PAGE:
This post is not about baseball. This post is about two things: first, the terrible disease that is alcoholism; second, how social media, especially Twitter, have led to the degradation of “breaking news” journalism. Hamilton had a moment of weakness in 2009 when he was photographed at an Arizona bar, clearly intoxicated. He said that he had strayed from his faith and made a poor decision. No public statement has been made in regards to the current situation. However, for those that want to claim the moral high road and have the “I told you so” attitude, I say this: alcoholism is something that one can never truly cure themselves of. There are setbacks. What the alcoholic needs in that situation is the help of his family and friends, and less of the people who want to condemn him from his action. For those who say that this is a clear indication of the player that Hamilton is – this did not happen during the season and it does not concern the season (for now).
The second point I want to make concerns the idea of Twitter and “breaking news”. When people can throw something on the Internet instantaneously without checking their sources, bad reporting happens. A perfect example of this comes from none other than Jon Morosi (who I consider to be a poor-quality journalist, anyway) in this Tweet. Some will say he was merely quoting a local news affiliate, but as a national writer his job is to verify the information he reports before he puts it out there. You can see the responses to this Tweet, condemning Kinsler for what they viewed as irresponsible. However, Mr. Morosi wises up and clarifies the situation in this Tweet, noting that Kinsler was there to try to get Hamilton home, not to drink with him. Notice there are no responses on this one. Anyone who uses Twitter to “break” news should be taken out behind a woodshed and beaten with a large stick.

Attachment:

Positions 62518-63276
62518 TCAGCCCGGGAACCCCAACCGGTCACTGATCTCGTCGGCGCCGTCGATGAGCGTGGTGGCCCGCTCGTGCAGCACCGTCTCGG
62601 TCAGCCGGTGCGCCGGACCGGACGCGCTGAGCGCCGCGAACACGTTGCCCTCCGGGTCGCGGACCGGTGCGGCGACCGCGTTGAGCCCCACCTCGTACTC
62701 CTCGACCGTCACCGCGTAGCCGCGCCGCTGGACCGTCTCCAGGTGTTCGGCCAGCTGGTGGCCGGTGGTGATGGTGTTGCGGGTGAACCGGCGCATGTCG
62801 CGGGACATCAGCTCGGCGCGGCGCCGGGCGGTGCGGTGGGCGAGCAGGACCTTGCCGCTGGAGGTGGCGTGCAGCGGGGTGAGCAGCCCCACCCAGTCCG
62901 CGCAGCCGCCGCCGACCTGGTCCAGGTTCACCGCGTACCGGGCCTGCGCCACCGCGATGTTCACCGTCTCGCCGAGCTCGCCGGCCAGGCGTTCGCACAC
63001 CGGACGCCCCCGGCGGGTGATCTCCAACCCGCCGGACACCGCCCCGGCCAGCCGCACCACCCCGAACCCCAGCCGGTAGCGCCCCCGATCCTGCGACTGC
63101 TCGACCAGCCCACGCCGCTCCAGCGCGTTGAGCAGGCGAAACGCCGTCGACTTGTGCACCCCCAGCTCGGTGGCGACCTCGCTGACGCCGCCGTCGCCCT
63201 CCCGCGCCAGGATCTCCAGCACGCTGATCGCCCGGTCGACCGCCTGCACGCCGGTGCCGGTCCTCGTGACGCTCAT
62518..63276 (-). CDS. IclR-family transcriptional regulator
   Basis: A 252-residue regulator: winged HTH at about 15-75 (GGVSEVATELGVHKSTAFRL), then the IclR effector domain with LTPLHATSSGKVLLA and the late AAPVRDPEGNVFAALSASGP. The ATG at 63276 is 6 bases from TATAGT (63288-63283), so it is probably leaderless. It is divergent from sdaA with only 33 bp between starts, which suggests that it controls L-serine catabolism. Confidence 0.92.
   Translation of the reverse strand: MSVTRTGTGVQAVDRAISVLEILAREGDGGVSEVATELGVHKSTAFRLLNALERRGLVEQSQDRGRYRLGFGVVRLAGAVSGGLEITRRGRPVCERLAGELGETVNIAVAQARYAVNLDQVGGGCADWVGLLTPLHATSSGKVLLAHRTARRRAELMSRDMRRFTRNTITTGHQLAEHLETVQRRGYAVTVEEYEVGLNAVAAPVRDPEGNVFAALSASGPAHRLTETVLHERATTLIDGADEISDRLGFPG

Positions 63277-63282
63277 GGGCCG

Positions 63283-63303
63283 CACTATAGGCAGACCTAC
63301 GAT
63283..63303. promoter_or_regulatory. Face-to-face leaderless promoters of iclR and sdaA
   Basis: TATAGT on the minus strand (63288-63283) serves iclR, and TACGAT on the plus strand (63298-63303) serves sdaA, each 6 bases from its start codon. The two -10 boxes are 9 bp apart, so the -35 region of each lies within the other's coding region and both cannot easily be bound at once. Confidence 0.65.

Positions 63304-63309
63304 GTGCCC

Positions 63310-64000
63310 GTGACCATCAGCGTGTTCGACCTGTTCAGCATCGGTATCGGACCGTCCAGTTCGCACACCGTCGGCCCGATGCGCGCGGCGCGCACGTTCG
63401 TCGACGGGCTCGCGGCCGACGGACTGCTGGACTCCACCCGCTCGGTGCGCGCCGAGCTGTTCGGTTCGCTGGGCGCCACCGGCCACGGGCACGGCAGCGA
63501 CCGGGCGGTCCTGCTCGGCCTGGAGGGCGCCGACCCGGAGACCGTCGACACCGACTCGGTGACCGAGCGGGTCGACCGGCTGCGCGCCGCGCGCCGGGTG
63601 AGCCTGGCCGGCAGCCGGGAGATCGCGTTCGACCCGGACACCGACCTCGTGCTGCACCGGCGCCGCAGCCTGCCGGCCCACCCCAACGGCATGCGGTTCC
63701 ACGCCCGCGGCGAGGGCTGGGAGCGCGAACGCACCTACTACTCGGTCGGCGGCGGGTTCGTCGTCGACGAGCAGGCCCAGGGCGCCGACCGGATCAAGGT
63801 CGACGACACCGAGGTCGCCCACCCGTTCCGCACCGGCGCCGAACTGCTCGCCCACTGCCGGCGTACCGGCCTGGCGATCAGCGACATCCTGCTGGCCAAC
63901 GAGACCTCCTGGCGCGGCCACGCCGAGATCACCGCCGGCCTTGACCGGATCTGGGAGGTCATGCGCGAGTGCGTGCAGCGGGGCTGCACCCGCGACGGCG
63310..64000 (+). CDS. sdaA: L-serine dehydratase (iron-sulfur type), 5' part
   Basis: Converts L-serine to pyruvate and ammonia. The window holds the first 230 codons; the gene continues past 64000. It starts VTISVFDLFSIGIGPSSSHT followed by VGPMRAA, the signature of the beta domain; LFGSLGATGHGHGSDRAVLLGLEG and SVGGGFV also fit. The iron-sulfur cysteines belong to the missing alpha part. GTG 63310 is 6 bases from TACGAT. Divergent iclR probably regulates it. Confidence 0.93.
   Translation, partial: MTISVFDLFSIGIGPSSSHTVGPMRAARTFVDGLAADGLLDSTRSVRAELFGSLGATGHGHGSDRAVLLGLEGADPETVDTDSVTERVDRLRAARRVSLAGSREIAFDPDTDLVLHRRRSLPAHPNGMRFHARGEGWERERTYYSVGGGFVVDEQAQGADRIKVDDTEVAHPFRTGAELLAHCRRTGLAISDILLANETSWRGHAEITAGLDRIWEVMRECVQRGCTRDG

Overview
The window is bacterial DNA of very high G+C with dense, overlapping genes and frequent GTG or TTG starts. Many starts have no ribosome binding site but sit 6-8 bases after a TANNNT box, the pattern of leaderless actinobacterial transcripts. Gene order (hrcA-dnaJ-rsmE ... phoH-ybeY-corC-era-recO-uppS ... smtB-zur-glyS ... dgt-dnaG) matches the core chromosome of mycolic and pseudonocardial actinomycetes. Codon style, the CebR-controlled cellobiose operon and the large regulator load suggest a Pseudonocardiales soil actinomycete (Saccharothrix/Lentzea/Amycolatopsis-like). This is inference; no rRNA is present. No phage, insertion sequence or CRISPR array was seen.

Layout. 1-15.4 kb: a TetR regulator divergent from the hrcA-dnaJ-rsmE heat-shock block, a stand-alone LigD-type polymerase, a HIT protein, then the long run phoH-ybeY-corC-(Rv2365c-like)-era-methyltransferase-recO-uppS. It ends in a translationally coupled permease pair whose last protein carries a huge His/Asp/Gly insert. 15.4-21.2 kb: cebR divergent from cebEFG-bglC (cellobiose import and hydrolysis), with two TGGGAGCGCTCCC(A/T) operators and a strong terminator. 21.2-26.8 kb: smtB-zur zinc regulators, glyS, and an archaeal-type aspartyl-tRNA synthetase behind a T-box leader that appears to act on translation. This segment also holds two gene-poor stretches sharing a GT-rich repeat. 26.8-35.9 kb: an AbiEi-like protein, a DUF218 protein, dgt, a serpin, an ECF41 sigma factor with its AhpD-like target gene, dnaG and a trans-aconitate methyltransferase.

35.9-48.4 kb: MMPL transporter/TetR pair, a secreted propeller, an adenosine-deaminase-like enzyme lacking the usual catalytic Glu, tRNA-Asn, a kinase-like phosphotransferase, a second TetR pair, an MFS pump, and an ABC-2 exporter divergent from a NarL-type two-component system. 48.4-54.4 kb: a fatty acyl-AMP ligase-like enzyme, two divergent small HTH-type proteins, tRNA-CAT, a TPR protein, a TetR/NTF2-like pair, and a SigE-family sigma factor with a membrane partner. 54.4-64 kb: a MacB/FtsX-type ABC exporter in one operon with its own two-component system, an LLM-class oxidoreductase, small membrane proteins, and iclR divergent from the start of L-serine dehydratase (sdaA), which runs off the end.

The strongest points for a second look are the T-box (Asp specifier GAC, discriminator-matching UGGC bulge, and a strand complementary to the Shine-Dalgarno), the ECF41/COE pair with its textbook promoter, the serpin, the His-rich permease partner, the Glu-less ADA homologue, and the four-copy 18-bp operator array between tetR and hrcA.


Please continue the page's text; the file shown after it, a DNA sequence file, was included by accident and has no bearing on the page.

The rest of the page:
But I digress. Josh had a setback, my prayers are with him and his family as they deal with this disease. This does not change the amount of good Josh has done for our community and we have no reason to condemn him.
Prince Fielder goes to the Tigers for 9 years and $200+ million. So all of the consideration and prediction from my last post was pointless. For that price tag, I’m glad it didn’t. We’ve seen what happens when the team puts all their financial eggs in one basket (ahem, A-Rod). It doesn’t work out well for us. Here’s why not signing fielder is a good thing. Continue reading
I said I was going to make a better effort at this, and I wasn’t kidding. Read my analysis after the jump. Continue reading
According to team officials, Hamilton will miss 6-8 weeks with a broken bone in his shoulder.
The question now becomes who is getting the call-up from Round Rock? Since Moreland can play the outfield, my suggestion is to bring up Chris Davis. Give him his “final chance” to show something, much like Nelson Cruz had to do a couple years back. Davis has been killing it at Triple A, and he could very well increase his trade value for a mid-season ace acquisition.
UPDATE: Davis has in fact been called up to fill Hamilton’s roster spot.
Josh Hamilton left the game in the third inning due to a strained shoulder. More to come later.